Ballet troupe hands over proceeds to The Montreal Children’s Hospital In tribute to the team that cared for Nicholas Pitcairn

A troupe of Montreal ballet and ballet jazz dancers with the Westmount Sports and Recreation Centre have been putting on their toe shoes and taking to the stage on a yearly basis to showcase their talents. For the last ten years, proceeds from La Soirée de danse have been handed over to the The Montreal Children’s Hospital, particularly the Palliative Care Service.
“At first the proceeds were quite modest,” recalls Sheila Lawrence, a former ballerina and the choreographer of La Soirée de danse. “In 2000, the show generated a mere $400 in revenues. I decided to give it to The Montreal Children’s Hospital Foundation as a token of appreciation for the incredible care given to my grandson Nicholas.” To date, La Soirée de danse has generated $12,000 proceeds which have been given to the MCH Foundation.
Ms. Lawrence’s grandson Nicholas Pitcairn passed away three-and-a-half years ago, at home, surrounded by his loving family. He was only 17 years old. Since birth, Nicholas was in and out of the MCH due to neurological problems. He was wheelchair bound and unable to talk. 
“As a baby, when Nicholas would have a particularly violent seizure, my daughter Jennifer would call the ER. Then she would pile Nicholas in the car and drive like mad from the West Island to the hospital. When she arrived a team would be standing waiting at the door with a crash cart, they would usher in mum and baby. Someone would even go park her car,” she remembers.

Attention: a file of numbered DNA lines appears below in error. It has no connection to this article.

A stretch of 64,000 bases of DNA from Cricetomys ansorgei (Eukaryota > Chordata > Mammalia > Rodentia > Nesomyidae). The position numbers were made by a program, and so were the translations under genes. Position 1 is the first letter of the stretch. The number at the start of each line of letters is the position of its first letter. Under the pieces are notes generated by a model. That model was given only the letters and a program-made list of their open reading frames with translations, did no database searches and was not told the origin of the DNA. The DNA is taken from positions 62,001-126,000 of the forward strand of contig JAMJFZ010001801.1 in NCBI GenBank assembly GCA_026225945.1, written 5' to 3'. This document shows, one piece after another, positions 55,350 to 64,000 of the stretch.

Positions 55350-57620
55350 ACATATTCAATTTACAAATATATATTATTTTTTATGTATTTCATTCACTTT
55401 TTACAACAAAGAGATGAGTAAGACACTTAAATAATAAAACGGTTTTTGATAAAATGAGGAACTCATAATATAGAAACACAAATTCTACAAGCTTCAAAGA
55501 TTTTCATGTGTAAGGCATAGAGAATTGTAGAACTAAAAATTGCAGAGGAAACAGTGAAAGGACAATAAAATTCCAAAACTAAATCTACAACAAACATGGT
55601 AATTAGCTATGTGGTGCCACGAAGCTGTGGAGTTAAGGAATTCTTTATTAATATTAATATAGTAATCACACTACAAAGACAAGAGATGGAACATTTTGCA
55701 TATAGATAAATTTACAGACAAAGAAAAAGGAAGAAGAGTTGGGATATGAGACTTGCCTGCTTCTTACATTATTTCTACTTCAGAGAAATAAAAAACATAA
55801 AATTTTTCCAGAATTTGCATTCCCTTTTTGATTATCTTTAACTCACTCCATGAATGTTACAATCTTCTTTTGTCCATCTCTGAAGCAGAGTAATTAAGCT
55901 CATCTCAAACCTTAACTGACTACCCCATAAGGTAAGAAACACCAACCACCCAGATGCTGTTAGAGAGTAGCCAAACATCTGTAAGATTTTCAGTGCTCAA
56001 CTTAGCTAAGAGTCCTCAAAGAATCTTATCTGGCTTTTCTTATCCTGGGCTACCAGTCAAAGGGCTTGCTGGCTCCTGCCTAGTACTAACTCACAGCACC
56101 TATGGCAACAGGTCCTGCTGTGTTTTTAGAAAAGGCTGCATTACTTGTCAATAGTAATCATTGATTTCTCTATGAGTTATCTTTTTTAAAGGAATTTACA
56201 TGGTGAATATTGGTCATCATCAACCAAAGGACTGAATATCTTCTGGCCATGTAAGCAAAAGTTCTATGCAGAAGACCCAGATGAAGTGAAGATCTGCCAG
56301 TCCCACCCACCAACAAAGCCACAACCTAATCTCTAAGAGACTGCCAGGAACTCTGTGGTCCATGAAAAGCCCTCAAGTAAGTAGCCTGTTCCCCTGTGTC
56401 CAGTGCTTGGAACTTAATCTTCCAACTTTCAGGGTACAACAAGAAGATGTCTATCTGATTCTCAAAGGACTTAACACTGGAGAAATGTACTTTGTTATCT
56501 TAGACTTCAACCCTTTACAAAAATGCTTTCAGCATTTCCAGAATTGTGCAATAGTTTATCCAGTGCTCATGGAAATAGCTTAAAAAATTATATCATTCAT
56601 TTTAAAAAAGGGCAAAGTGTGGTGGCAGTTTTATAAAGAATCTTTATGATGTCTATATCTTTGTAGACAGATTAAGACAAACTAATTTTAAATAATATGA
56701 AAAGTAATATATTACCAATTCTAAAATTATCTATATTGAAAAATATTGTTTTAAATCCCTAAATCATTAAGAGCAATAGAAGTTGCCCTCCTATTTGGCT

Ms. Lawrence is overwhelmed by the care her grandson received and extremely grateful.
“Nicholas was prone to pneumonia and he was in and out of the ICU more times than I can remember. The nurses were astonishing,” she says, “so absolutely caring.”
While Nicholas could not communicate with words he did manage to express himself physically. His grandmother recalls with a smile the antic he would pull when, after a long day at the hospital, they started heading towards the exit: Nicholas would smile from ear to ear, push out his feet from his wheelchair as if to say “Yeah, no more prodding and poking and no more needles - I’m going home!”
In 2006, it was becoming clear Nicholas was dying, and Jennifer wanted her son to be at home. The Pediatric Palliative Care Team did everything possible to accommodate the family’s desire. Jennifer was given the number of a pager and told she could call any time of the day or night. Ms. Lawrence remembers when her daughter would call the pager someone would call her back within two minutes. “I’m not sure other hospitals do this. It was really amazing,” says Ms. Lawrence. She was very impressed by the team in palliative care. In the last three years, she figured palliative care likely didn’t get a lot of financial support because death is not a subject people want to think about. So, she started directing the proceeds from La Soirée de danse to that service. 
“Dr. Liben and the team were just wonderful to us,” recalls Ms. Lawrence. “They exuded warmth and they normalized the situation for us. They didn’t just take care of Nicholas; they took care of his entire family.”
“We are incredibly grateful to Ms. Lawrence and her family for their support of the Palliative Care Service,” says Dr. Stephen Liben. “We use the money in a variety of ways. With the funds we can offer the families under our care a little extra. For some families this might be a stroller, a special car seat, a lazy boy or even an air conditioner. We use the proceeds from the La Soirée de danse to make people’s lives a little more comfortable.”